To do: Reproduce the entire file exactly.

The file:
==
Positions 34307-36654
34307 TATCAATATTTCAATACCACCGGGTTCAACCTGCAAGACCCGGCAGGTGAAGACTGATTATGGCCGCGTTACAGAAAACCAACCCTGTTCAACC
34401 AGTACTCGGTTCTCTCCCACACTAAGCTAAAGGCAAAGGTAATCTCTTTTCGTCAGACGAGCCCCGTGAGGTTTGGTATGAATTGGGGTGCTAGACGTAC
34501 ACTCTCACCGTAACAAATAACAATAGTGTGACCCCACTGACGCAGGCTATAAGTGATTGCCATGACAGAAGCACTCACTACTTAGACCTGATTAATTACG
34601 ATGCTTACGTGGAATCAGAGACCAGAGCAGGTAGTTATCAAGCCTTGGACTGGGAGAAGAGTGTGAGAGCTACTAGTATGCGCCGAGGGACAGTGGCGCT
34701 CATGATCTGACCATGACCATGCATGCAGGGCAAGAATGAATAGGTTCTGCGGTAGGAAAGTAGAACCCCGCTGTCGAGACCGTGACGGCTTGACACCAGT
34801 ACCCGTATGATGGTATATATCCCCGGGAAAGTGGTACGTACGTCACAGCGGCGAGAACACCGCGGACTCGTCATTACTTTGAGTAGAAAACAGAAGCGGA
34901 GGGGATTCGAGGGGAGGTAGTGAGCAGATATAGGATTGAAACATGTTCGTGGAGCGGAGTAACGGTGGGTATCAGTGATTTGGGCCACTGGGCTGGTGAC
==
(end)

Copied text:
Positions 34307-36654
34307 TATCAATATTTCAATACCACCGGGTTCAACCTGCAAGACCCGGCAGGTGAAGACTGATTATGGCCGCGTTACAGAAAACCAACCCTGTTCAACC
34401 AGTACTCGGTTCTCTCCCACACTAAGCTAAAGGCAAAGGTAATCTCTTTTCGTCAGACGAGCCCCGTGAGGTTTGGTATGAATTGGGGTGCTAGACGTAC
34501 ACTCTCACCGTAACAAATAACAATAGTGTGACCCCACTGACGCAGGCTATAAGTGATTGCCATGACAGAAGCACTCACTACTTAGACCTGATTAATTACG
34601 ATGCTTACGTGGAATCAGAGACCAGAGCAGGTAGTTATCAAGCCTTGGACTGGGAGAAGAGTGTGAGAGCTACTAGTATGCGCCGAGGGACAGTGGCGCT
34701 CATGATCTGACCATGACCATGCATGCAGGGCAAGAATGAATAGGTTCTGCGGTAGGAAAGTAGAACCCCGCTGTCGAGACCGTGACGGCTTGACACCAGT
34801 ACCCGTATGATGGTATATATCCCCGGGAAAGTGGTACGTACGTCACAGCGGCGAGAACACCGCGGACTCGTCATTACTTTGAGTAGAAAACAGAAGCGGA
34901 GGGGATTCGAGGGGAGGTAGTGAGCAGATATAGGATTGAAACATGTTCGTGGAGCGGAGTAACGGTGGGTATCAGTGATTTGGGCCACTGGGCTGGTGAC